The table below lists the TrustSec features to be eventually implemented
on TrustSec-enabled Cisco switches. Successive general availability releases of
TrustSec will expand the number of switches supported and the number of
TrustSec features supported per switch.
| Cisco TrustSec Feature
| 802.1AE Tagging (MACsec)
Protocol for IEEE 802.1AE-based wire-rate hop-to-hop Layer 2
Between MACsec-capable devices, packets are encrypted on
egress from the transmitting device, decrypted on ingress to the receiving
device, and in the clear within the devices.
This feature is only available between TrustSec
| Endpoint Admission Control (EAC)
EAC is an authentication process for an endpoint user or a
device connecting to the TrustSec domain. Usually EAC takes place at the access
level switch. Successful authentication and authorization in the EAC process
results in Security Group Tag assignment for the user or device. Currently EAC
can be 802.1X, MAC Authentication Bypass (MAB), and Web Authentication Proxy
| Network Device Admission Control (NDAC)
NDAC is an authentication process where each network device
in the TrustSec domain can verify the credentials and trustworthiness of its
peer device. NDAC utilizes an authentication framework based on IEEE 802.1X
port-based authentication and uses EAP-FAST as its EAP method. Successful
authentication and authorization in NDAC process results in Security
Association Protocol negotiation for IEEE 802.1AE encryption.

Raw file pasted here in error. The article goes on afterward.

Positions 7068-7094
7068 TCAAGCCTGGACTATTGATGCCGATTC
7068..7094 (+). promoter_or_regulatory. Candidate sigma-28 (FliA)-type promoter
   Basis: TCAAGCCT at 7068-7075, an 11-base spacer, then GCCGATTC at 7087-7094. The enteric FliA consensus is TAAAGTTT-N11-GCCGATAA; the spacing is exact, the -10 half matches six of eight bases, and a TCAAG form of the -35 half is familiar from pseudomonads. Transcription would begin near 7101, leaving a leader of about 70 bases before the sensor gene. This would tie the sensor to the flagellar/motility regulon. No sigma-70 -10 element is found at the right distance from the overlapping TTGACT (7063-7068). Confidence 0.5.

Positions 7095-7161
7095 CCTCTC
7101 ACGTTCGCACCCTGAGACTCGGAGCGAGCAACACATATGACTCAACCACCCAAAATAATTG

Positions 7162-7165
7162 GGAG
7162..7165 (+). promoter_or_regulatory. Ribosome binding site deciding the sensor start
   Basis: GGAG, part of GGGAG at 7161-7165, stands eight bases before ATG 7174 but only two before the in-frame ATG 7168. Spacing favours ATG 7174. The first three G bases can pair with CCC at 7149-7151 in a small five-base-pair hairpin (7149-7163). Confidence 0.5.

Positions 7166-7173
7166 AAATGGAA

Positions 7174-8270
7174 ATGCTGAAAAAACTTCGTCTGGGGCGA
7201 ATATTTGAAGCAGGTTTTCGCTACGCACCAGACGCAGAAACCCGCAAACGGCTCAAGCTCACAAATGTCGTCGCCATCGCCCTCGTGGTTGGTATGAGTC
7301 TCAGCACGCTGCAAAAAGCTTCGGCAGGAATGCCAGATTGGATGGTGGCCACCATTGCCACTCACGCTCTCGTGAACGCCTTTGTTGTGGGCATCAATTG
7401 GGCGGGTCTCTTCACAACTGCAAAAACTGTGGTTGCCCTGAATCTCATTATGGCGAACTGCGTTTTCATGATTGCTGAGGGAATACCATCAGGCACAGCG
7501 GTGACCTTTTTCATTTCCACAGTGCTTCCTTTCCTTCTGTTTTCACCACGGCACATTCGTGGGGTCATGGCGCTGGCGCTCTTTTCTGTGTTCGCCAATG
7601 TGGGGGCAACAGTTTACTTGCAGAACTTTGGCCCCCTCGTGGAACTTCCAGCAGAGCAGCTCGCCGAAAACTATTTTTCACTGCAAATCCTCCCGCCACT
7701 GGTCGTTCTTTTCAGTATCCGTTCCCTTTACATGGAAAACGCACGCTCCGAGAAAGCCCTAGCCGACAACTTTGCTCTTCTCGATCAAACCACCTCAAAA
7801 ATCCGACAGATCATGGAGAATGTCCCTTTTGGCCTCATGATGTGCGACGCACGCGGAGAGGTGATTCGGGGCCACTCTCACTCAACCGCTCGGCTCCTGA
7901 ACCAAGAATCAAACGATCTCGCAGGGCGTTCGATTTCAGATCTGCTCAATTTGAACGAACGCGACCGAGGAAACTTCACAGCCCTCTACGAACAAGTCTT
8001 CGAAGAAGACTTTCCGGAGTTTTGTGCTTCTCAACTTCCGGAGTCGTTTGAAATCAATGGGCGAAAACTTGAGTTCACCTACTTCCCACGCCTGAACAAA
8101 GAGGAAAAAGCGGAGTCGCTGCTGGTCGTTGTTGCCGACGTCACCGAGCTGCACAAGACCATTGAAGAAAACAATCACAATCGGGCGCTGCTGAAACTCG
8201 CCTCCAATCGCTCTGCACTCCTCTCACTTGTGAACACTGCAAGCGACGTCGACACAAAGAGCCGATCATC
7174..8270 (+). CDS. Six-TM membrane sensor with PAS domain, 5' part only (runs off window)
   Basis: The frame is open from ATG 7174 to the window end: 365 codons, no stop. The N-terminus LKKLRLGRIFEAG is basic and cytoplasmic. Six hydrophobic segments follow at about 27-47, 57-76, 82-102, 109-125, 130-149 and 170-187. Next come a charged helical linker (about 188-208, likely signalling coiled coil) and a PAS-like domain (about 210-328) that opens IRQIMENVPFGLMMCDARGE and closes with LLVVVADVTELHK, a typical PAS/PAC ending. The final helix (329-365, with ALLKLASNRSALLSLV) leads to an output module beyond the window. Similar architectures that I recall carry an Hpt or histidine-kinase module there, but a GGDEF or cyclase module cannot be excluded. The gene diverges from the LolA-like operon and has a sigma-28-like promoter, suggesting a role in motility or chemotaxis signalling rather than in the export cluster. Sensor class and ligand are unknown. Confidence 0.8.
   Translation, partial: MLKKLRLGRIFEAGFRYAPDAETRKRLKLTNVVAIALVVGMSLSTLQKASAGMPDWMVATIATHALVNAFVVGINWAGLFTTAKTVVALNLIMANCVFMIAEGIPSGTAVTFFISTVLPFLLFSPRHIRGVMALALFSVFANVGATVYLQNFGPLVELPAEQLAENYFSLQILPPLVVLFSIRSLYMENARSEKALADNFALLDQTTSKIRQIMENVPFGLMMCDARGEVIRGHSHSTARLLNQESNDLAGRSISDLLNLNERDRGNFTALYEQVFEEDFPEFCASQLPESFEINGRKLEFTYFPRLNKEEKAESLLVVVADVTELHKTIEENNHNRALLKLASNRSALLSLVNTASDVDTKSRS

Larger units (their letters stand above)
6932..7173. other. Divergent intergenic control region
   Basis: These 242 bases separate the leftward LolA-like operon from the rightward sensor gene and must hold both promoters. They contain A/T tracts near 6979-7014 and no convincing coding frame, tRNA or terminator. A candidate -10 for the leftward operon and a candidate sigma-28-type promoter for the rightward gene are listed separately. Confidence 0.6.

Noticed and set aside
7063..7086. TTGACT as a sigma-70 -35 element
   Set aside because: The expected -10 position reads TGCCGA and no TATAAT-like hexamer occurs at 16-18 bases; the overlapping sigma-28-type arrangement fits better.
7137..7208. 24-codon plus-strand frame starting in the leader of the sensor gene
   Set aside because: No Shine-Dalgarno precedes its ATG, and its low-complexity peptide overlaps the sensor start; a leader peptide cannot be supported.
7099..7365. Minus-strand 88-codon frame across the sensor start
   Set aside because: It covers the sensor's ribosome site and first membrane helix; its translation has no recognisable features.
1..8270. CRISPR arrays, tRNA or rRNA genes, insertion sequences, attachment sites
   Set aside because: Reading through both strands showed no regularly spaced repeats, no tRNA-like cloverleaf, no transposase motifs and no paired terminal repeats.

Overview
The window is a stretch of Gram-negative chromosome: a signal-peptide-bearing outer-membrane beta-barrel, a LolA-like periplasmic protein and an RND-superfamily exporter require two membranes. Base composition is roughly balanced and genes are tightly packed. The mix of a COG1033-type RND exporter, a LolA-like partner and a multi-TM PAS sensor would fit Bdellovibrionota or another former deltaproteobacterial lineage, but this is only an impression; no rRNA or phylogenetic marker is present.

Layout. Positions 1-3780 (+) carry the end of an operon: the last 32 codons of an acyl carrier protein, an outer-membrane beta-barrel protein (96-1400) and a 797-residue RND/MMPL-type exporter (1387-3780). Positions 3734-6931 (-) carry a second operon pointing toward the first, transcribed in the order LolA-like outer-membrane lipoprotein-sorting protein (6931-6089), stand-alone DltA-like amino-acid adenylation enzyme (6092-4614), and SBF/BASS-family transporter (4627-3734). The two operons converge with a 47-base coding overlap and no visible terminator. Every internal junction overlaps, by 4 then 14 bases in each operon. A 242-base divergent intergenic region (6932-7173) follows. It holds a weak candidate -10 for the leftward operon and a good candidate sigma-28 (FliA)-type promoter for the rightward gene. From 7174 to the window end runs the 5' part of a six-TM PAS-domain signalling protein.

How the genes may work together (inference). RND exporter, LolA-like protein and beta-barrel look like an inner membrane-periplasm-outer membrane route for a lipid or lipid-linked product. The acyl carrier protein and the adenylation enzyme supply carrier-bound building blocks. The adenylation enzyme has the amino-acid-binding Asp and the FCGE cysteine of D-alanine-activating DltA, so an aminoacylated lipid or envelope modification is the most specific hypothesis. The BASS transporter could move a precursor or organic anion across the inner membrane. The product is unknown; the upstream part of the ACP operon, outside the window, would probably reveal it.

| Security Association Protocol (SAP)
After NDAC authentication, the Security Association Protocol
(SAP) automatically negotiates keys and the cipher suite for subsequent MACSec
link encryption between TrustSec peers. SAP is defined in IEEE 802.11i.
| Security Group Tag (SGT)
An SGT is a 16-bit single label indicating the security
classification of a source in the TrustSec domain. It is appended to an
Ethernet frame or an IP packet.
SGT Exchange Protocol (SXP)
Security Group Tag Exchange Protocol (SXP). With SXP, devices
that are not TrustSec-hardware-capable can receive SGT attributes for
authenticated users and devices from the Cisco Identity Services Engine (ISE)
or the Cisco Secure Access Control System (ACS). The devices can then forward a
sourceIP-to-SGT binding to a TrustSec-hardware-capable device will tag the
source traffic for SGACL enforcement.
When both ends of a link support 802.1AE MACsec, SAP negotiation occurs.
An EAPOL-key exchange occurs between the supplicant and the authenticator to
negotiate a cipher suite, exchange security parameters, and manage keys.
Successful completion of these tasks results in the establishment of a security
Depending on your software version and licensing and link hardware support, SAP negotiation can use one of these modes of
Galois Counter Mode (GCM)—authentication and encryption
GCM authentication (GMAC)— GCM authentication, no encryption
No Encapsulation—no encapsulation (clear text)
Null—encapsulation, no authentication or encryption